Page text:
Exactly four months after the fires of the Los Angeles rebellion seared their way through the national consciousness, The L.A. Times (9/3/92) reported that "normalcy" had returned:
Sharply contradicting the popular assumption that the 1992 riots were a "wake-up call" for Los Angeles, a UCLA survey has found that the cataclysmic events of this spring did very little to alter residents' attitudes about economic, ethnic, political and social life....In the aftermath of the most destructive civil disturbance in the United States in this century, the survey found county residents had no renewed commitment to addressing poverty, racial inequality or prejudice.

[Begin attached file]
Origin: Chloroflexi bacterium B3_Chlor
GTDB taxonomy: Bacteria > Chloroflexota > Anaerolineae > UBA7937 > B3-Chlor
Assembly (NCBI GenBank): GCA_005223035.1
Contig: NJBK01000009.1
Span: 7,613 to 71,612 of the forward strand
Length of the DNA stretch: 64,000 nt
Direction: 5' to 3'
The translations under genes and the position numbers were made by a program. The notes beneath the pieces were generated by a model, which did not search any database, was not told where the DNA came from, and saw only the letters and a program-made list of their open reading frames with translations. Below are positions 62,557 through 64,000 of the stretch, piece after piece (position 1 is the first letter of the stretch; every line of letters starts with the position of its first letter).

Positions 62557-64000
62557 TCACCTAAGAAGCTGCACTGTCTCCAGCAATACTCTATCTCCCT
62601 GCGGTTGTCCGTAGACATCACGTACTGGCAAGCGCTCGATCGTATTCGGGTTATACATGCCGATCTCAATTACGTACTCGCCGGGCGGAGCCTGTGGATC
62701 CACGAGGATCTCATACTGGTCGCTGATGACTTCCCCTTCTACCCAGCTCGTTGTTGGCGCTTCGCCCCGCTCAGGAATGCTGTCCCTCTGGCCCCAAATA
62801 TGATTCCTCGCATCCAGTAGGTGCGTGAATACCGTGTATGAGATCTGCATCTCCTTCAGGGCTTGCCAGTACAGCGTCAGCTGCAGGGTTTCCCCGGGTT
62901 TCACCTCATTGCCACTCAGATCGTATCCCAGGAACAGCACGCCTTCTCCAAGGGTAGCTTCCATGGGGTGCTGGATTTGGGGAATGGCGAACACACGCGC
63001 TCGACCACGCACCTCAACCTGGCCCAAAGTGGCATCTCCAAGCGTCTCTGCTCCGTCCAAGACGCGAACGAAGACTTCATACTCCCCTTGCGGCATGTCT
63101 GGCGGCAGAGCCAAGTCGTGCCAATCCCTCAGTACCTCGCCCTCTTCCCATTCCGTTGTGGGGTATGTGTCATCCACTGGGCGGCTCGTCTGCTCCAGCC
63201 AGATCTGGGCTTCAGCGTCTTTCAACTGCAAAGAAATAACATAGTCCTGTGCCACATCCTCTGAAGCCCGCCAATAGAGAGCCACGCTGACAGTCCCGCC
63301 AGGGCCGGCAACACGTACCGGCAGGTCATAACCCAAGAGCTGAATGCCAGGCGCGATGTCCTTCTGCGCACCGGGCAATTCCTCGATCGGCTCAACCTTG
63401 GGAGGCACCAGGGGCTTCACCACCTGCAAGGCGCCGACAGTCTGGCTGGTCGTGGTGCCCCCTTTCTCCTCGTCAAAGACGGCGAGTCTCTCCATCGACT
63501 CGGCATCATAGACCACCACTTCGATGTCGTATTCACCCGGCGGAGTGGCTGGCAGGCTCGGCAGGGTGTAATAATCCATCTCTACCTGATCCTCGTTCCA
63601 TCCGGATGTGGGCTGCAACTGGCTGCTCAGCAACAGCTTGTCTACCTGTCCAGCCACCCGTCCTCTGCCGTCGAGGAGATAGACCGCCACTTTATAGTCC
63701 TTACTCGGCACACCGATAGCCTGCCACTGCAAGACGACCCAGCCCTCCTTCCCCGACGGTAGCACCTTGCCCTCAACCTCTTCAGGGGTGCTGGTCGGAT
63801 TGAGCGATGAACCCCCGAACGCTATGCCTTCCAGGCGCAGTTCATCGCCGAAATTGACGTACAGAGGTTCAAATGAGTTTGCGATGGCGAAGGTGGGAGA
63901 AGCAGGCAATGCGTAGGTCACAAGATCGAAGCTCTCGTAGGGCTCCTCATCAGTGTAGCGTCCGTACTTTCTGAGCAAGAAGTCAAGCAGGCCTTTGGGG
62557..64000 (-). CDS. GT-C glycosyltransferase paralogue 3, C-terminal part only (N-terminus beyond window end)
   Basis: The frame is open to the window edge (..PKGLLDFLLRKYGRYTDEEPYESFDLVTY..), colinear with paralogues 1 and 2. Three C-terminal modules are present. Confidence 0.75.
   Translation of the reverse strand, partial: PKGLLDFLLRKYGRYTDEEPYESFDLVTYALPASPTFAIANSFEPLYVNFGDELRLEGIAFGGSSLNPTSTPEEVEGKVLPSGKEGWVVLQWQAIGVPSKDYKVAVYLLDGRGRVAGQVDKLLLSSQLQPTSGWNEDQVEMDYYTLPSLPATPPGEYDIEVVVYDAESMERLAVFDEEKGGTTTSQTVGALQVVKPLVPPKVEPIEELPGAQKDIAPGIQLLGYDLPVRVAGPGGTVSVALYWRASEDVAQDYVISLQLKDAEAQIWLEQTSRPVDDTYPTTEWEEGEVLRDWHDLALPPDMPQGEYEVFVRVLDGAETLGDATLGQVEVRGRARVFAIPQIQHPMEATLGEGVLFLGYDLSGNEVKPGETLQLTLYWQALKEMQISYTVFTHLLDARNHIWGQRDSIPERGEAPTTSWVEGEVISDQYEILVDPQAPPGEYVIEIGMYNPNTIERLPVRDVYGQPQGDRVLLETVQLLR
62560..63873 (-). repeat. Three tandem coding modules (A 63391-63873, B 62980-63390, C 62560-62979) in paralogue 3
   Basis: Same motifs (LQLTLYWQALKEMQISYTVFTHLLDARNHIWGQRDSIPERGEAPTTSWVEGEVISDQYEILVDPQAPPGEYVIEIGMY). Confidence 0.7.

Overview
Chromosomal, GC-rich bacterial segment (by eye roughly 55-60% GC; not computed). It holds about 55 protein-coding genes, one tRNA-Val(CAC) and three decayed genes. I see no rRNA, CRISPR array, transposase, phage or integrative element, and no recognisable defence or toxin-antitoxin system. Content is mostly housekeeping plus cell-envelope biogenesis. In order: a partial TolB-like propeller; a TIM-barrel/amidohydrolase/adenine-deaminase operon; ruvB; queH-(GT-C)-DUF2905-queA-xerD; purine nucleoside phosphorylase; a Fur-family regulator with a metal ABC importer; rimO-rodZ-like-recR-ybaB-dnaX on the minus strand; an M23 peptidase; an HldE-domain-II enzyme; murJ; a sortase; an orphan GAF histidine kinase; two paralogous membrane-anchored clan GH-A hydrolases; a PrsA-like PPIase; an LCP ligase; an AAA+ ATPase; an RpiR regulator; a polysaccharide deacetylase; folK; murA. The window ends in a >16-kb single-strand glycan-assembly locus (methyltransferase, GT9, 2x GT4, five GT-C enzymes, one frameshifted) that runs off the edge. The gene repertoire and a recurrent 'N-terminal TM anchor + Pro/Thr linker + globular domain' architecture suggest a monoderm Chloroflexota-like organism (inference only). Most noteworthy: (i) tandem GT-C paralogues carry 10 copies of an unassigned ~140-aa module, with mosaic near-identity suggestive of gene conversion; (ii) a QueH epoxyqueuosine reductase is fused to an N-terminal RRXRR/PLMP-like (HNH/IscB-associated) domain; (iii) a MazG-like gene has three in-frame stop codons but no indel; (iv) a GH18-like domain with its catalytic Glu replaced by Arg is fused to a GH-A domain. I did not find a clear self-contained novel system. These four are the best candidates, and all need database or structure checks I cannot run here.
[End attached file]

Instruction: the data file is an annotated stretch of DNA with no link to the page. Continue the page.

Indeed, media fascination has moved on to other apocalypses (the devastation of Hurricane Andrew, starvation in Somalia). As the dreaded "long, hot summer" yields to autumn, politicians have ceased to seek photo ops in "the heart of South Central," and national organizations are no longer sending delegations to "understand what happened in LA."
While many agree that LA is the future tense of urban America, few wish to pay attention long enough to engage the structural issues that led to what social critic Mike Davis calls the first great "post-modern bread riot." Nevertheless, a variety of reconstruction and reparation battles by local community activists have begun to map the new political terrain facing all those struggling for inner-city justice.